Chickens that lay blue eggs are becoming increasingly popular for backyard farmers and commercial farmers alike. It definitely is not common to see blue eggs! Most of the eggs you see in the store are either brown, white, or cream-colored. But as blue eggs become more sought after by hobbyists and commercial farms alike, they might just become a little more common. You can get in on the blue egg craze too! Consider keeping one or more of these 7 chicken breeds.
Chickens that lay blue eggs
Below is a list of chicken breeds that lay blue eggs. Note that most of them are pretty difficult to get your hands on, but if you can find them, they’re a great addition to your backyard farm!
An Easter Egger chicken is an increasingly popular breed of chicken that is most commonly kept for its unique and beautiful egg colors. The chickens are a hybrid breed, created by crossing a blue egg-laying chicken with another breed, usually a brown egg layer. These birds have a variety of colors and patterns, and the eggs they lay can range from blue to green to pink. They are a hardy breed, performing well in both cold and hot weather conditions, and they have a longer laying season than some other breeds. They are also prolific foragers, which helps reduce the cost of feed. They are a great choice for anyone looking for a unique and productive breed of chicken.
They come in a rather wide variety of sizes and colors and are occasionally confused with Ameraucanas or Araucanas. In general, Easter Eggers are considered very solid egg layers, but not very good meat birds due to their often smaller size. I’ve kept this chicken before, and one thing I’d like to caution: they fly extremely well. Keep these chickens contained or they’ll be everywhere!
The Arkansas Blue chicken is not actually a recognized breed of chicken but is a hybrid first developed at the University of Arkansas-Fayetteville by Dr. R. Keith Bramwell. In order to make an Arkansas Blue chicken, you need to cross a White Leghorn and an Araucana. The result is a white-grey colored chicken with the Auracana’s face tuft feathers that lay blue eggs. Because they’re a largely experimental breed, they’re pretty difficult to find. It is definitely an interesting chicken if you can find them though!
The Azure Blue chicken is a relatively new breed that most haven’t yet heard of. They’re a cross of Welsummers, Cream Legbars, and White Legbars that were developed in the United States. They’re a good egg-laying breed, laying around 290-300 eggs in their first year of laying. The blue eggs this chicken lays are pretty large, and they start laying at 18 weeks old. They aren’t an especially large breed of chicken, with hens weighing around 4 pounds, so they aren’t exactly ideal for meat.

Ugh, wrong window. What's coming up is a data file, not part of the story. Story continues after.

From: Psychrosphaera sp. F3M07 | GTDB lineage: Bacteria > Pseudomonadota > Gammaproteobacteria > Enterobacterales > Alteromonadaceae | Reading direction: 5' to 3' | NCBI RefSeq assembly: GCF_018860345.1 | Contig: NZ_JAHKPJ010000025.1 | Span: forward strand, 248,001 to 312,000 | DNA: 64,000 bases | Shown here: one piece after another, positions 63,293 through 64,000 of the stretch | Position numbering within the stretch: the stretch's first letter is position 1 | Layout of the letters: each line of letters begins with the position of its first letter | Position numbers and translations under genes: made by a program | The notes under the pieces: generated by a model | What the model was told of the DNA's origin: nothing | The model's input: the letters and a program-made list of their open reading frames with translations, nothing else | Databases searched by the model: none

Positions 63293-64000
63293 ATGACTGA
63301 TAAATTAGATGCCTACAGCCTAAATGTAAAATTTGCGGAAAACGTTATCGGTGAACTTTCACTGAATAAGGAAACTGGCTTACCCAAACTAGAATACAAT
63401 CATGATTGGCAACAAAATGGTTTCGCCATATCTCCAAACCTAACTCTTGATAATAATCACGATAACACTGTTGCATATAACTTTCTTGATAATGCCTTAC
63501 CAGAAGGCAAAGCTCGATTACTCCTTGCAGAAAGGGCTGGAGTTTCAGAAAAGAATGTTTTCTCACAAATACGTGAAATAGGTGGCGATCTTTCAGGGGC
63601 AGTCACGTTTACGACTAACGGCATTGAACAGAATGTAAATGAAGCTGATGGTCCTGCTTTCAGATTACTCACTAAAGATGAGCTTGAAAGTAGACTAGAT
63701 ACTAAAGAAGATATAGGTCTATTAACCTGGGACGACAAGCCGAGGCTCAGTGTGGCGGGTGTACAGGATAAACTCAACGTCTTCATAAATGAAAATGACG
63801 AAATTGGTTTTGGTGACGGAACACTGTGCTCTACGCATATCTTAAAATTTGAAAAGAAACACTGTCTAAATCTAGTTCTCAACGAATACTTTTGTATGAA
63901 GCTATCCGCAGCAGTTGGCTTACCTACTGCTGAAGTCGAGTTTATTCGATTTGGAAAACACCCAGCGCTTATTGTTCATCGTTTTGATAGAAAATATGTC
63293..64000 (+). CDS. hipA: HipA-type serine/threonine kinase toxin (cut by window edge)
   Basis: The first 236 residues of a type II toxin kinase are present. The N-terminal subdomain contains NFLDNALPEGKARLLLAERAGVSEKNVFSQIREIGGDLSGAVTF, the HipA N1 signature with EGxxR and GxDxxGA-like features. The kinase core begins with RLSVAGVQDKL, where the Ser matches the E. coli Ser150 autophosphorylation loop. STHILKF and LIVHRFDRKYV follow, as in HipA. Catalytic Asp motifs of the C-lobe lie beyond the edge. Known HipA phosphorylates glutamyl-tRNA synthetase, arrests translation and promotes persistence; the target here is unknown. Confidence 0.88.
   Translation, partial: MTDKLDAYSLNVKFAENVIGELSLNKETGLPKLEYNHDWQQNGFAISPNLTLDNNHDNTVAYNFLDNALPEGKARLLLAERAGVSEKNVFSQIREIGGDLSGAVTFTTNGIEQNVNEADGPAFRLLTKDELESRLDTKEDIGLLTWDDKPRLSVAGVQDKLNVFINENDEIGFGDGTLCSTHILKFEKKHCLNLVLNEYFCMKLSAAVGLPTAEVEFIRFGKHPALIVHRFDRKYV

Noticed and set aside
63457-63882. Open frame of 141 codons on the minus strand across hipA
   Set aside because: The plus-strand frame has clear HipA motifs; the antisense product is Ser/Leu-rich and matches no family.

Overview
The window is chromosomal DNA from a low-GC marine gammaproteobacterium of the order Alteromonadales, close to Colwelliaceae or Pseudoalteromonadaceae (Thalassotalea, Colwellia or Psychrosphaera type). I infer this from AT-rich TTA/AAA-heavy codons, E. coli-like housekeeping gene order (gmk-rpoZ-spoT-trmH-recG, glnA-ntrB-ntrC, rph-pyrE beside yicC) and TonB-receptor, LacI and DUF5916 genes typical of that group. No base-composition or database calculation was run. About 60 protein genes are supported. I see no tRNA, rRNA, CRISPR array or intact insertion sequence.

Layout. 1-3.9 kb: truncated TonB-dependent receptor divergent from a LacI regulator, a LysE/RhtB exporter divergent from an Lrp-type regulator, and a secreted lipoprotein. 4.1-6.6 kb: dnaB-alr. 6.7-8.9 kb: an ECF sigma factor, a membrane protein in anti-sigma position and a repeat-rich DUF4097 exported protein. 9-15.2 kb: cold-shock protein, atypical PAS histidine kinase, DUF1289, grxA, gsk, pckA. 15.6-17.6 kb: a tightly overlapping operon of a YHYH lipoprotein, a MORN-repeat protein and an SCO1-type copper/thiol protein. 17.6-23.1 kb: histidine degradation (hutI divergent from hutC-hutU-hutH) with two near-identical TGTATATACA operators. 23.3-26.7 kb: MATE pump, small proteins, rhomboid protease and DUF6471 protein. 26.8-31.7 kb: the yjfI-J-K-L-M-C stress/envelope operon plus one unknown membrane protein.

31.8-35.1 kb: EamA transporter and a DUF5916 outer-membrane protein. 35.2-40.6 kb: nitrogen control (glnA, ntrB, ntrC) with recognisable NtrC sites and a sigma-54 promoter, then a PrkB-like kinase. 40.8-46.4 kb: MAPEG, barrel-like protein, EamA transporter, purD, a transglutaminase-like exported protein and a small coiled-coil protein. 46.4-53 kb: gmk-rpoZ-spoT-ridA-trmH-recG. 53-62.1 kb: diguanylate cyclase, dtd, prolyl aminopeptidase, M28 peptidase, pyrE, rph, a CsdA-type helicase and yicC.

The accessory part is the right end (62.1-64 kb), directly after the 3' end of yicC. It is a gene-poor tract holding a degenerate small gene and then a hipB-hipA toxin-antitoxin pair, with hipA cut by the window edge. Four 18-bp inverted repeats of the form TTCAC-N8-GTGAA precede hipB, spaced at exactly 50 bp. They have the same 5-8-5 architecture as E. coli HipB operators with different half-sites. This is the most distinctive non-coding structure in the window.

Have you ever heard of a Lushi chicken? Don’t feel bad if you haven’t. This breed of chicken is from China and has only recently begun to gain popularity in the United States. It isn’t yet recognized by the American Poultry Association, but this is another type of chicken that lays blue eggs. They are fairly small, with hens only weighing around 3 pounds, and tend to be pretty lean. They aren’t good as meat birds, but they do produce lovely blue eggs.
The Dongxiang Blue-shelled chicken is purportedly a highly prized chicken in China. Like the Ayam Cemani, this chicken is a fibromelanistic bird, which means its skin, muscles and organs are all black. But not its eggs! The Dongxiang lays blue-shelled eggs, as its name might suggest. This breed is challenging to get ahold of, as it largely is not in the United States yet.
Shetland hens are another type of chicken that lays blue to sometimes green eggs. It is an uncommon breed, however. This chicken originated in Scotland 500 years ago but is slowly vanishing with time and is nearing extinction. It is possible to find chicks, but they tend to be extremely expensive. 1 dozen hatching eggs typically costs $100 or more. They’re interesting-looking birds with dark foliage and crested head feathers. If you can stomach the cost, they’re a fun breed to raise!
Whiting True Blue
Last on our list is the Whiting True Blue, a breed of chicken recently developed and named after Dr. Tom Whiting. To develop this bird, Dr. Whiting crossed Ameraucana chickens with white leghorns. It isn’t a homogenized breed of chicken yet, so it tends to come in a wide variety of colors. But they do lay consistently blue eggs. They’re a good layer, producing 300 eggs during their first year of laying.